Who Me? Biased? Becoming Aware of One’s Biases

By Mrs. Molly Wertz, Dean of Students

It’s like that old riddle: A father and son are driving when they are in an accident. The father is killed and the son is taken to the hospital. When the surgeon is about to operate, the doctor says, “I can’t operate, that is my son!” How can this be?

By now many of us are familiar with this riddle, but if you recall back to the first time you heard it, it likely was quite eye-opening. We are often influenced by our own unconscious biases and these seep their way into our decisions, language, and opportunities.

Recently, Mrs. Kristi Spies and I attended the ADVIS (Association of Delaware Valley Independent Schools) Diversity, Equality, and Inclusion Conference. It was fascinating. Held at William Penn Charter in Philadelphia, this conference was a wonderful opportunity to network with colleagues and to see the physical space of such a historic school. Fun fact: did you know that William Penn signed the charter for this school and for the city of Philadelphia on the same day in 1701?

For me, the most inspiring part of the day, however, was the keynote address given by Dr. Mahzarin R Banaji, Professor of Social Ethics at Harvard. Shining a light on how we often carry unintended biases with us, Dr. Banaji was able to strip back some of our hidden biases and address how we can take this understanding and use it to create more inclusive, supportive, diverse communities in our respective schools. We must identify and own our personal biases before we can take action steps to address them. York Country Day prides itself on its diverse student body. Our students represent diversity of faith, race, gender, orientation, and socio-economic background. We pride ourself on our inclusive culture; however, this does not happen by chance or without hiccups. We are committed to educate the whole child and that includes character. We will continue to address and grow our diverse community and hold ourselves to the standard of equity and inclusion for all students.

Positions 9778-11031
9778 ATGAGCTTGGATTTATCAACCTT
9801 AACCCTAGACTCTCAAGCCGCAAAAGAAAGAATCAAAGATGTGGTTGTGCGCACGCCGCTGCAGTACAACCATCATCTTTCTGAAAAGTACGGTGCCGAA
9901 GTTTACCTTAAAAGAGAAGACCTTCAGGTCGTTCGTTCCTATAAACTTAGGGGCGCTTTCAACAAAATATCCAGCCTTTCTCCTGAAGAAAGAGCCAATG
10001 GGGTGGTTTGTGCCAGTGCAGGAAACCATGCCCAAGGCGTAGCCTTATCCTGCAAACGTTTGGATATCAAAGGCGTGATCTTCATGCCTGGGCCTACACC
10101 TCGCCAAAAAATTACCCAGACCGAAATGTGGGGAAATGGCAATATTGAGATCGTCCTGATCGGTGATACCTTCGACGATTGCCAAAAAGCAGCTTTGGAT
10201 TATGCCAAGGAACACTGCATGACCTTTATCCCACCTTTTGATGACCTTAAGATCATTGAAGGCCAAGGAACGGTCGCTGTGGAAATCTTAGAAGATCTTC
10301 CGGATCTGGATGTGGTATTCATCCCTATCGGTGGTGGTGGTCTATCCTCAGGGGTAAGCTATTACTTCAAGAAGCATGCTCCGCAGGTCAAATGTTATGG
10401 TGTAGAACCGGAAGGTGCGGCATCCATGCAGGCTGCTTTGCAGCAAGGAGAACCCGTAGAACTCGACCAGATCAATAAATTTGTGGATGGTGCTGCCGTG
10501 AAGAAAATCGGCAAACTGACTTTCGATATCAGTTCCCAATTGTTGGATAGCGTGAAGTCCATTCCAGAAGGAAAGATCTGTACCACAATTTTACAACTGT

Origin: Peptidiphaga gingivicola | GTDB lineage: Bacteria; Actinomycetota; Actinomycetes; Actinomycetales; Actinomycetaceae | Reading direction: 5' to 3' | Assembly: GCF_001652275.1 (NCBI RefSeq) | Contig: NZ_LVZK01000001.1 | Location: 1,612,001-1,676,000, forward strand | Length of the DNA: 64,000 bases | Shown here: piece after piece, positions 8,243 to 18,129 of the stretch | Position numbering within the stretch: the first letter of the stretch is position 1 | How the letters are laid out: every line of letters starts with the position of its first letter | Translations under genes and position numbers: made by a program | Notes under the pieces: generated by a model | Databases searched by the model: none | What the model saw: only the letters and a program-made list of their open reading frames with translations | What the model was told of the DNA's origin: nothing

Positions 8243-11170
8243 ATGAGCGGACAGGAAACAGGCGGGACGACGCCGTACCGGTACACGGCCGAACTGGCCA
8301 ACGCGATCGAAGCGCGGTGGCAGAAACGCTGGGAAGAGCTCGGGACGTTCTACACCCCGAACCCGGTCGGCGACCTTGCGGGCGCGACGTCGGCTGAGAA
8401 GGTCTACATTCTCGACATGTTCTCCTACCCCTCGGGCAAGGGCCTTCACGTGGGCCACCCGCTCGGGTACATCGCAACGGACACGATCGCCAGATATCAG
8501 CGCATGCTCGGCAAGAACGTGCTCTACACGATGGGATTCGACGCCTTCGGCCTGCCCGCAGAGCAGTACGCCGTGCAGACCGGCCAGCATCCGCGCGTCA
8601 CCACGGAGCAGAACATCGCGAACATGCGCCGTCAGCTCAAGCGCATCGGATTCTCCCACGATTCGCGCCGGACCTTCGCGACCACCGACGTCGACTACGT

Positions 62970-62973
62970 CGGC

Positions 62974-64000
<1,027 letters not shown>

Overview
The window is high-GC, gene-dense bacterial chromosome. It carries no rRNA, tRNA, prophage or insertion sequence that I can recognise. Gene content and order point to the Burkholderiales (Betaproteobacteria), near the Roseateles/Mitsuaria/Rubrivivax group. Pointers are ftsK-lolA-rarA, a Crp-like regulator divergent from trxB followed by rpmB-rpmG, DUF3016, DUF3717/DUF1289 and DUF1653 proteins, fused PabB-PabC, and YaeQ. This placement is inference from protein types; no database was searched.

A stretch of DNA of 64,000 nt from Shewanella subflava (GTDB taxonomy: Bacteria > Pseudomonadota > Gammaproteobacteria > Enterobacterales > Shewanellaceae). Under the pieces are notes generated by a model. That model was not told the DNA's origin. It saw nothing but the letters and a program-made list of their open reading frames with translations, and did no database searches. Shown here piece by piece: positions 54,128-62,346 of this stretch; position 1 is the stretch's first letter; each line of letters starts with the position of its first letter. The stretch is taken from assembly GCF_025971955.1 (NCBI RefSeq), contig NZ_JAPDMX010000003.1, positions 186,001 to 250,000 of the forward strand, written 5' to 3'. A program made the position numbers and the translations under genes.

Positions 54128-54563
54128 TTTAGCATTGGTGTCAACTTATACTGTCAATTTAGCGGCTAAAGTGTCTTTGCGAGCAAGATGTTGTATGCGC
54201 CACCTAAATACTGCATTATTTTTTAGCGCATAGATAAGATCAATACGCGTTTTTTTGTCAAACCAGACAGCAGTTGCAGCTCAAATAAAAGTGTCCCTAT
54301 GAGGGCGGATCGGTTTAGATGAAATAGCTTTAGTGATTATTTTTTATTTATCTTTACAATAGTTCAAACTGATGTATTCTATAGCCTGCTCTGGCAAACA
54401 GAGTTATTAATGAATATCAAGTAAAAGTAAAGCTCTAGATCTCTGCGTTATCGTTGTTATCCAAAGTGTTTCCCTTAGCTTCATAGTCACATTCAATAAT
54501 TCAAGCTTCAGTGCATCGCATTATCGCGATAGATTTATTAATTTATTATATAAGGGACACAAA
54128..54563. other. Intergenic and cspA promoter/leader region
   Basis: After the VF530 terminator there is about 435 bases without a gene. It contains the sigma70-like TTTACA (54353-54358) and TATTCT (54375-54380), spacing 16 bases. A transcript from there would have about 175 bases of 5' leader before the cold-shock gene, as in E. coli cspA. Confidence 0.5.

Earlier this month, we were privileged to welcome Dr. Darrien Davenport, Director of Multicultural Engagement at Gettysburg College, to YCDS speak with our upper and middle school students. In his “Say It to My Face” activity, students felt the power of hateful words and their biases. Sometimes students don’t realize the effect of their words. Sometimes they do. Dr. Davenport addressed the students language and intentions. He offered an opportunity for students to self reflect on their many identifiers and how many we share in common rather than those few that make us different. And what about those that make us “different”? Bring them on! It is our differences that make us interesting, that allow us to learn from each other’s’ experiences, and that strengthens us as a community.

So back to our biases. Kristi Spies and I will be working with students and faculty to grow and support our diversity initiative. Through guest speakers, assemblies, advisories, and sometimes woven into classroom lessons, we will help students identify biases. We will look at how biases hold us and others back from opportunities. We will strive to support a student body and faculty that embraces each other based solely on individual strengths and traits, regardless of gender, race, orientation, economics, or faith. We will celebrate our differences. We will encourage uniqueness. We will empathize with our classmates. We will listen to understand each other. We will lift each other up when we stumble. We will celebrate each other when we succeed. We are Greyhounds, and that’s what we do.

And the answer to the riddle…the surgeon is the boy’s mother, of course.